Disney Daughter Says Eisner Should Leave
Walt Disney’s sole surviving child broke her silence Tuesday on the growing furor surrounding the empire her father founded, saying Michael Eisner should resign soon as chief executive.
“It’s time to step down and let someone else come in for the future,” Diane Disney Miller said in an interview. “New leadership is necessary. I think Michael Eisner did some great things for the company but there also are some not so great things.”
Given her lineage, Miller’s comments are certain to add to the increasing pressure on Eisner and Walt Disney Co.’s board. Major shareholders have been calling for Eisner to step down as CEO after nearly two decades in the post. Last week, he received an unprecedented 43% vote of no confidence in his unopposed reelection to the board. He subsequently was stripped of his title as chairman, but was allowed to remain as the company’s top manager.
The company did not respond directly to Miller’s comments. In a statement, it reiterated the board’s belief that Disney’s improved earnings and its strategic direction “make us confident that results will validate our judgment on the quality of our management team.”
During her interview with The Times, Miller, 70, distanced herself from what she called a “vicious and personal” campaign being led by her cousin, former board member Roy E. Disney, aimed at Eisner’s immediate ouster.
She said the abrupt removal of Eisner could cause the stock price to plunge, making the Burbank-based entertainment conglomerate vulnerable to Comcast Corp.’s recent unsolicited $49-billion takeover bid.
“Roy’s move was ill timed, and it helped put the company in play,” Miller said. “It showed there is weakness and discord at the top of the company. Roy loves the company as much as I do, and he wants to see it remain independent too. But what he has done has put it in jeopardy.”
Told of Miller’s comments, Roy Disney said through a spokesman that “while we may disagree on tactics, I am obviously pleased that Diane agrees that it’s time for a new chief executive at Disney. Twenty years, indeed, is long enough.”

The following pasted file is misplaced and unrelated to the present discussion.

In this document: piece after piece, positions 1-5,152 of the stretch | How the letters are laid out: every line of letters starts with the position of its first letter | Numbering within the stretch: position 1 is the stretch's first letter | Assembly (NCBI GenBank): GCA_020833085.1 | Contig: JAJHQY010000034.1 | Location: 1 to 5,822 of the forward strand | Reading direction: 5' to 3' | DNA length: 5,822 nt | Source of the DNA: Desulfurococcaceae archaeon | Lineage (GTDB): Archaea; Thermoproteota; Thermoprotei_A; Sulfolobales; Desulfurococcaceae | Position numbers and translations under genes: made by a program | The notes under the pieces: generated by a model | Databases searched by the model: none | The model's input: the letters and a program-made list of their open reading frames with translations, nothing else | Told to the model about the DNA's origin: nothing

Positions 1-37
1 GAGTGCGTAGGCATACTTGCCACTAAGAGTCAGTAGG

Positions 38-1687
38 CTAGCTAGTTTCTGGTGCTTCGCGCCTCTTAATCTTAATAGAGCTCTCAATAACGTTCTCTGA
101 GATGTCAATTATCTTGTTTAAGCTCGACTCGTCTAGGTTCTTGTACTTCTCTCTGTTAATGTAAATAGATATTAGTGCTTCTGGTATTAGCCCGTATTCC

Miller said that Eisner’s departure should be orderly and come sooner rather than later, with directors forcing the issue if he resists.
“You don’t want him ripped from the company because there is nobody to take his place,” Miller said. “I want it to be his decision to go but, Michael being who he is, I don’t think that will happen. So it has to be up to the board.”
Miller, a San Francisco resident, has had only sporadic dealings with the company in recent years. Although she sold her personal stock in the late 1980s, she said her branch of the family owned about 2 million shares -- valued at about $50 million -- through her children, grandchildren, trusts and a foundation named after her parents.
In recent years, her most visible activity has been helping complete her mother’s dream of building the Walt Disney Concert Hall in downtown Los Angeles.
Her relationship with both the company and with her cousin has at times been tense over the years, stemming largely from Roy Disney’s push to remove her husband, Ron Miller, as the company’s CEO in 1984. That paved the way for Eisner’s hiring. In recent years, however, the family has patched up many of those differences, she said.
Last week, Miller said, her family spurned a call by her cousin and his business partner, former Disney director Stanley P. Gold, to join the movement to withhold votes for Eisner’s board reelection. Miller said she refused because she did not want to further embolden Comcast.
“The whole Comcast bid just scares me to death,” Miller said, explaining why she is now speaking out. “We’re so sad. We feel helpless. If this company ever loses its independence it will never be what it had been. This should not be a subsidiary of a cable company.”
After Comcast unveiled its bid last month, Miller urged Disney’s board in a letter to keep the company independent “for what it represents in entertainment and what the man [Walt Disney] himself represents.”
She also suggested that a successor be groomed to replace Eisner when his contract expires in 2006.
Miller said Eisner, who received the letter, let her know that he disagreed.
Since that time, Miller said, she has had a change of heart: She said she had concluded that the board should move more quickly to replace Eisner, possibly in six months to a year if the right person was found. “This has to be a sincere effort,” Miller said. “It can’t be a sham.”
Walt Disney’s only other child, Sharon Disney Lund, died of cancer in 1993.
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